(Livemocha is the largest such social-network site, with 10 million users who are registered worldwide and 1.5 million users in the United States. The site includes access to 38 languages and has comprehensive programs that are available in the four highest demand languages—English, French, Mandarin and Spanish.)
Of course, social-network sites work only if your computer is compatible with the technologies that the sites require. If you have trouble accessing VoIP because of a slow connection, a faulty webcam or a poor video card, these limitations will make it difficult for you to use online offerings.
Four New Apps to Boost Your Language Skills
Experts and consumers tell us that the quality of the teaching that’s on these social-networking sites is mixed. It’s good that these social networks can connect you, no matter where you are, with speakers of almost any language. And Babbel, Busuu and Livemocha—the three largest sites in the United States—all require their paid tutors to provide proof of their credentials, which then are listed online, so consumers can see a tutor’s background. But all of the language experts and teachers with whom we spoke question whether studying one-on-one with a tutor is as effective as interacting with a group of students and teachers in a traditional class.
“When you’re learning a language, it’s quite nice to have a group,” says Caroline Moore, who is a digital language-learning consultant and former teacher in England. “You learn from your interactions with other students as well as the teacher. Virtually, you need to create that sort of dynamic.”
Furthermore, these sites don’t screen users to assess their skill at helping peers to learn a language on the free part of the site. So there’s no guarantee that a user will teach you correctly. And, judging by what we read in the online forums for Babbel, Busuu and Livemocha, it’s common to get stuck with an inexperienced free tutor who might give you incorrect grammar, spelling and translations.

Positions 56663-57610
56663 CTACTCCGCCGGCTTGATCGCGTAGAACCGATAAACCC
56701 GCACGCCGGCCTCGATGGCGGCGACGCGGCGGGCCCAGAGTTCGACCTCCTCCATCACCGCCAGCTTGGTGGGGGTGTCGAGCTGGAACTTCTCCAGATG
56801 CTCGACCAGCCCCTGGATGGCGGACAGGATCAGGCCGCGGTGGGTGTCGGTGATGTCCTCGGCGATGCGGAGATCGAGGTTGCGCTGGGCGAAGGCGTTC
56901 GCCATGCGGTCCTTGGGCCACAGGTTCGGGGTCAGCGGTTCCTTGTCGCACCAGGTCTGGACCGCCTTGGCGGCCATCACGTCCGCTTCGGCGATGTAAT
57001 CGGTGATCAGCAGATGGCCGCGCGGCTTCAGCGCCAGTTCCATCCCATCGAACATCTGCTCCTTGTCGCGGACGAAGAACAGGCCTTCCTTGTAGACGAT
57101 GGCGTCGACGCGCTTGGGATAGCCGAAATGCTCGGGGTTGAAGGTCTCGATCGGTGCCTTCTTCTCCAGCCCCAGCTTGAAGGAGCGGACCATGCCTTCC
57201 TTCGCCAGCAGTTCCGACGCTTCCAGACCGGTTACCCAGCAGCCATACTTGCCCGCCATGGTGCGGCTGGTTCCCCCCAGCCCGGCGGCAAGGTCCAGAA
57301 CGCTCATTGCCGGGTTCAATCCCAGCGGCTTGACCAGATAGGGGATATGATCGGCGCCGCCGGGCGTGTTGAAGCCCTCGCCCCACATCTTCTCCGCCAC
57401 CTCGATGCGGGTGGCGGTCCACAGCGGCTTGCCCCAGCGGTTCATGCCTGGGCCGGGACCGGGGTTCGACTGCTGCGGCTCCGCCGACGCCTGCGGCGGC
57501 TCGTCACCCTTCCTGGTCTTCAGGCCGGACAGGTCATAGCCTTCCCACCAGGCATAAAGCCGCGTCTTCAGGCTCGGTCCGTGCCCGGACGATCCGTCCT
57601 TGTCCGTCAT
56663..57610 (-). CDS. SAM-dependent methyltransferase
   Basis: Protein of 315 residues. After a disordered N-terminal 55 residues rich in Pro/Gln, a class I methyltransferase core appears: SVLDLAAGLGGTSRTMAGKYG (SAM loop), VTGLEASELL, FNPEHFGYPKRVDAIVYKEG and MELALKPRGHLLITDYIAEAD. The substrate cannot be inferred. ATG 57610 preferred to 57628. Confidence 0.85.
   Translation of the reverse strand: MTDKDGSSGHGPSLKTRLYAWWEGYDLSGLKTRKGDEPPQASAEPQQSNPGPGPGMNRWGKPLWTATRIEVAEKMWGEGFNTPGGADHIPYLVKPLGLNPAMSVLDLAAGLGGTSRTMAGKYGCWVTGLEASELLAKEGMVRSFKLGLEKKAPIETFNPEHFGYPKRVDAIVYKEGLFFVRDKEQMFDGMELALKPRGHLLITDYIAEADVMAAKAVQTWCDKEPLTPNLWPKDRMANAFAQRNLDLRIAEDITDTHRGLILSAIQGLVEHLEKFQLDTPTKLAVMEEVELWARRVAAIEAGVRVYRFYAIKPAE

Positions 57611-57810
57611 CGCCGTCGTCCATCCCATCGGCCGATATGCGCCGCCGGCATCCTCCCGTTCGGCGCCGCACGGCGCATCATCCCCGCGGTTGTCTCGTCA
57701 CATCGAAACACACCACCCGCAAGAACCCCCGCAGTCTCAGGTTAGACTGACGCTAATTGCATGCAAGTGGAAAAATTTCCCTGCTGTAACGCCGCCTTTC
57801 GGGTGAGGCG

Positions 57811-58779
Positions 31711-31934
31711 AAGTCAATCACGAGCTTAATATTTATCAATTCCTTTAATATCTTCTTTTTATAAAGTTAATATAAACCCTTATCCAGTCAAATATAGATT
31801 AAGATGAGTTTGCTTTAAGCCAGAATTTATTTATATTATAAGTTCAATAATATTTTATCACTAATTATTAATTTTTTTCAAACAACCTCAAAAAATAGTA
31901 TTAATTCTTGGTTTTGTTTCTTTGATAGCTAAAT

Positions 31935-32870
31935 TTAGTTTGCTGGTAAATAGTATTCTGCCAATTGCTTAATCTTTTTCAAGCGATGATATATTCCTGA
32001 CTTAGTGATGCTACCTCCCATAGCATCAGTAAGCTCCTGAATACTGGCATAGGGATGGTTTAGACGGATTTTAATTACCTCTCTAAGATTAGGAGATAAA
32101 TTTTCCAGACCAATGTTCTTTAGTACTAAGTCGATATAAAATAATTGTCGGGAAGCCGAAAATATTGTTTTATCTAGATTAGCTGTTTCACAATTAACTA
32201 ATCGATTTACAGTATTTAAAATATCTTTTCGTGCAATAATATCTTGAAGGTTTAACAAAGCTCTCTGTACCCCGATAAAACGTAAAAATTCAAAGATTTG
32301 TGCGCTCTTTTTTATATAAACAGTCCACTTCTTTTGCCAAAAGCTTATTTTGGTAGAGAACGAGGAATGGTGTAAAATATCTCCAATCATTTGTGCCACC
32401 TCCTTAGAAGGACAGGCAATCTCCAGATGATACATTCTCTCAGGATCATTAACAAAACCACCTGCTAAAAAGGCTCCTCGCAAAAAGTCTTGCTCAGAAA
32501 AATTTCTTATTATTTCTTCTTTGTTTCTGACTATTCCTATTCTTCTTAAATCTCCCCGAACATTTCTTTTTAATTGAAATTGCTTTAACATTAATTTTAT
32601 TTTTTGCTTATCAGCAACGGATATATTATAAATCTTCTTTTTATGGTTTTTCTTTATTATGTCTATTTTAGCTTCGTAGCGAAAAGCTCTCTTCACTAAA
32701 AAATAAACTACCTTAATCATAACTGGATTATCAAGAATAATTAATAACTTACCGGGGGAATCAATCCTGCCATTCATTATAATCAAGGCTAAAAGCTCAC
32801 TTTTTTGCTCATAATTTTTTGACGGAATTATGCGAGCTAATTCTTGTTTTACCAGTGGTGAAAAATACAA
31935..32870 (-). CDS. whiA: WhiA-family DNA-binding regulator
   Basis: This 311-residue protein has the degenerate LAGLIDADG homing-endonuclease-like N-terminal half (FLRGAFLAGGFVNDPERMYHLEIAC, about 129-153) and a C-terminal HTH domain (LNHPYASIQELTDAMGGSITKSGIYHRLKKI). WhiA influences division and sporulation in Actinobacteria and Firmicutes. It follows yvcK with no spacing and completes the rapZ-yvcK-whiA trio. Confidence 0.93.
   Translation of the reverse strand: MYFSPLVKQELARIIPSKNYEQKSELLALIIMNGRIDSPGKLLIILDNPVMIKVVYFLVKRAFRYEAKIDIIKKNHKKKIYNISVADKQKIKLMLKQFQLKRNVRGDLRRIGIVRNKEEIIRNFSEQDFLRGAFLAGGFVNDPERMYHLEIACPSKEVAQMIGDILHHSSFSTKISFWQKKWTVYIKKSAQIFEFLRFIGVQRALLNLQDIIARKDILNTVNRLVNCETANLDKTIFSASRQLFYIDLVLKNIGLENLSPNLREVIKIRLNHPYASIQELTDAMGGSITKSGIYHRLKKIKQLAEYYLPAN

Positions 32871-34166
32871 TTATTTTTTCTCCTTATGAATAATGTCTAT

Michael Schutzler, who is the founder and CEO of Livemocha, admits that finding a good free tutor on the site can be a tricky proposition.
“If you want expert feedback, you have to pay for that,” Schutzler says. “Working with [free] partners is kind of like going to a bar and finding a native speaker of Japanese to practice with—sometimes [his/her] input will be great, other times it won’t.”
However, Schutzler believes that the free component of social networks is invaluable, because it gives users a way to meet people with whom they can practice their conversational skills. There’s no guarantee that you’re going to walk away feeling fluent, but these social networks believe that if the free practice piques your interest in learning a language, then you’re more likely to pay for private instruction. That being said, when you look for a free partner, pay attention to the user’s description of himself/herself and the user’s approval ratings to find someone who seems to have an engaging personality and some success in teaching others.
AN APP A DAY. Although language-learning social networks connect you with tutors for one-on-one lessons, language-learning smartphone apps are designed for self-study. But we found that it’s extremely difficult to navigate any of the overcrowded app markets and figure out what really works among the hundreds of choices for smartphones. Like the app marketplace as a whole, language-learning app development is plagued by a gold-rush mentality, says Paul Sweeney, who is a language consultant for digital learning programs and has taught languages for 25 years and studied language technologies for the past 15 years.
“Everyone is rushing to get something in the marketplace,” Sweeney says. “There aren’t a lot of reliable indicators for what’s good.”
In fact, there aren’t many apps that are “good,” according to Moore and Sweeney, who studied the market last year. Most apps are simple translation flashcards or basic multiple-choice tests that rely solely on memorization, which all of the teachers with whom we spoke agree is an inefficient way to teach a language. Moore and Sweeney also found that many apps were riddled with clunky navigation and poor design or simply were scanned versions of previously published material.